Wednesday, March 28, 2012

Time to take a few fish?

I recieved this from a friend regarding the Driftless of Wisconsin, and sounds like we can help

Gill Lice in the Driftless

All Concerned,

I wanted to bring this up as I'm sure a lot of the folks on here enjoy fishing for trout in SW Wisconsin. Unfortunately, Gill Lice is becoming more prevalent in the driftless area and is taking its toll on the brook trout as it directly affects the respiration, oxygen and carbon dioxide process. Below is a response from Susan Marcquenski, a Fish Health Specialist, to a gentlemen’s email that lives in SW Wisconsin.

I am the Department's fish health specialist and Mike Staggs asked me to respond to your e-mail regarding gill lice affecting brook trout in Wisconsin streams.

You are right, gill lice (a parasitic copepod called Salmincola edwarsii) can cause significant physical trauma to the gill filaments, causing deformities which affect respiration and the efficient uptake of oxygen and the release of carbon dioxide, ammonia and other metabolites. Fish that are heavily infected cannot obtain sufficient oxygen when they are exercised, such as when they are caught by angling.
Gill lice have a direct life cycle- when the egg sacs release nauplii, they immediately molt and become the first copepodid (larval) stage and they have about 24 hours in which to find a new host and anchor onto the gills and continue their development. After several molts, the copepods reach maturity and remain permanently anchored in the gill tissue. This is a significant stress especially when more than one parasite is attached to a gill arch.
In streams with dense brook trout populations, the success rate for the larvae to attach to gills increases due to the greater chance of contacting a fish within the 24 hour "post hatch" period. Streams with faster water flow (velocity) can make it harder for the larvae to successfully attach. So fish density and water velocity are two factors that affect the prevalence and intensity of infection by Salmincola edwardsii in a stream. A third factor that may play a greater role in the future is temperature trends. Gill lice are invertebrates and therefore their development is proportional to the water temperature of the stream. If water temperatures increase, the parasites will develop to maturity faster and will then be able to reproduce one or more extra "generations" each year. Because the copepods remain on the fish, the affect of more generations of parasites is cumulative and we may see far higher numbers of gill lice on individual fish in the future.
So rather than not fish the streams where gill lice are present, I would encourage people to fish and take fish home (reduce the density of the fish) as long as the fishing regulations allow this. Anything that can be done to keep water moving (faster velocity) may also help reduce the probability of larvae to successfully attach to fish.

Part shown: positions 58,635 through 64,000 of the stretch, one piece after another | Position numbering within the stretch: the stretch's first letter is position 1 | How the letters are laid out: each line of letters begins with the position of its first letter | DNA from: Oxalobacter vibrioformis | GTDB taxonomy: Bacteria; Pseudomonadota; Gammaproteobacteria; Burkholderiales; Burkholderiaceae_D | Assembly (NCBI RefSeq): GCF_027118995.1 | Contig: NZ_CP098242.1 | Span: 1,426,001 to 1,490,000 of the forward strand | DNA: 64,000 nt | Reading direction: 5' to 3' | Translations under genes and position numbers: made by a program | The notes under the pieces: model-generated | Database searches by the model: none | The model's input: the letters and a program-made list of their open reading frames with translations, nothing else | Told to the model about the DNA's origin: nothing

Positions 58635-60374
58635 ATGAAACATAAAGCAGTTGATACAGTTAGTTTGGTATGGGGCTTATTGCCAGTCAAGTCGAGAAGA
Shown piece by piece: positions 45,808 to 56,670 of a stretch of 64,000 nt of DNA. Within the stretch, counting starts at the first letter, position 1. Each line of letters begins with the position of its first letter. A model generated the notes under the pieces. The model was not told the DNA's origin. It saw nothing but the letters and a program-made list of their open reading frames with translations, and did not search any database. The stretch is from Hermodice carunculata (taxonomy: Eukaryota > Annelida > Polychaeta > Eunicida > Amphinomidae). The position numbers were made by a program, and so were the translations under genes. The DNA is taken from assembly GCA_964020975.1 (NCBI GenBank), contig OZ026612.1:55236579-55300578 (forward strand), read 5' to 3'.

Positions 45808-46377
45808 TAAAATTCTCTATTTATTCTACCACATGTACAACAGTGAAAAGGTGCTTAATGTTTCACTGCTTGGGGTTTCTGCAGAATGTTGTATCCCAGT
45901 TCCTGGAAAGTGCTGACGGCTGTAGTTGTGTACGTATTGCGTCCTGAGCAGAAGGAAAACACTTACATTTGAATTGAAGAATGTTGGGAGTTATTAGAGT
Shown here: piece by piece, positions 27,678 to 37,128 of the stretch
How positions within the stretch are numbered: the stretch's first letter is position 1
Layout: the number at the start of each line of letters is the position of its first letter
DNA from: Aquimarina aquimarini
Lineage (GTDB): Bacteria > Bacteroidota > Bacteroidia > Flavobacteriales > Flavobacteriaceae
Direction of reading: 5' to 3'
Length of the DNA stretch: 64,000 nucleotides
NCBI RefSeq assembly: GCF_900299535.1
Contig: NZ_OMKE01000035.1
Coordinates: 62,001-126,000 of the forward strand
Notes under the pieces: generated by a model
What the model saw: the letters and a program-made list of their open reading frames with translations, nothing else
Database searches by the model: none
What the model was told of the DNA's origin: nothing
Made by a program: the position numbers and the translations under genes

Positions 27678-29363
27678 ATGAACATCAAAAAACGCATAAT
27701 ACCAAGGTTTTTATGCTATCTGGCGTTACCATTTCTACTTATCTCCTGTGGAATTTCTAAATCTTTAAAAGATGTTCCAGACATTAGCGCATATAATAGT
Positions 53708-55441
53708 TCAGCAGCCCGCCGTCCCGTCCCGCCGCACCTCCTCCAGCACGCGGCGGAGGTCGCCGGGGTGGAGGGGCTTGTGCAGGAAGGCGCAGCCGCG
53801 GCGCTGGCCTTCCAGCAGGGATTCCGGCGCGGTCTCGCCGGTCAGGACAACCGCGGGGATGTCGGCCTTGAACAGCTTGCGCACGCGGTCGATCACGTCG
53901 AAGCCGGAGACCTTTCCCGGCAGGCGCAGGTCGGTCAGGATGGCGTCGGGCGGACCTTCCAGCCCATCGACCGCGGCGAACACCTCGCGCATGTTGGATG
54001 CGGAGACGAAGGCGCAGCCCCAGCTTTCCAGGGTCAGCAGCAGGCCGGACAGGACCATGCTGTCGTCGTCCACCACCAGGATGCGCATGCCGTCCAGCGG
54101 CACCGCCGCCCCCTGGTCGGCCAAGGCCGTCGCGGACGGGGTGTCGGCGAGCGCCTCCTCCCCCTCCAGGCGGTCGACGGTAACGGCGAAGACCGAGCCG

It would take a special study to do this, but it would be interesting to compare the prevalence (percent of fish infected) and the intensity of infection (number of gill lice per fish) of gill lice in brook trout streams that have high densities with those that have low densities; those with faster velocity vs those with slower; and slightly warmer vs colder streams.
Thank you for taking the time to share your concern with us, and please let me know if you have any questions.
Susan V. Marcquenski
Fish Health Specialist
WI Department of Natural Resources
Box 7921
101 S. Webster St.
Madison WI 53707

Saturday, March 17, 2012

Return to the "Driftless"

It's been too long, a year to be exact. I certainly wont make that mistake again.  I went back to an old stretch of river that I've fished many times, and like welcoming home an old friend, it was bliss from the moment I walked through the door.
I picked a rock to see what was going on for bug life, a few crawler mayfly nymphs , midge larvae all over the place,  a few sow bugs, and a freshwater shrimp. This made my selection of 'old reliable" fairly simply. I tied on my olive tungsten scud trailed by a juju midge, and by my third cast, I had already hooked into a plump little foot long fish.
This could have very well been the theme of the day. It seemed like we couldn't go five or ten casts without hooking up, and we weren't complaining, but yet we were a bit puzzled? This river had normally housed at least a few line breaking , muscle bound Browns, that made you realize the need for fluorocarbon a few times during the day. Where in the world had they gone?
Was it simply this crazy warm spring, and they weren't up in the normal holes? Or, was it simply that our cast, mending, and acumen wasn't up to par with getting the right to hook one of these fish yet? My guess is it's a combination of the two. A quest to the DRIFT LESS ANGLER afterwords made me feel a little bit better about the lack of larger fish. Matt had said this particular river had been fishing that way this season, and he had no idea why? Could it be there were to many takers last season, or a fish die-off, to many little guys for competition? I had no idea why, but to put that many tugs on the end of my four weight was just too great to put into words.
Nothing was truly "coming off" today except for a few sporadic egg laying black caddis, but I suspect that the next coming weeks it could really go off down in SW WI. I plan on being there when it does!
So for you readers of the blog, I'm always looking for fishing partners. It seems we all get way to busy in life, whether that be because of work, kids, yard chores, etc etc, DON'T LET THIS SPRING AND EARLY SUMMER GET AWAY! I let ALL of last year get away, and I'll never forgive myself!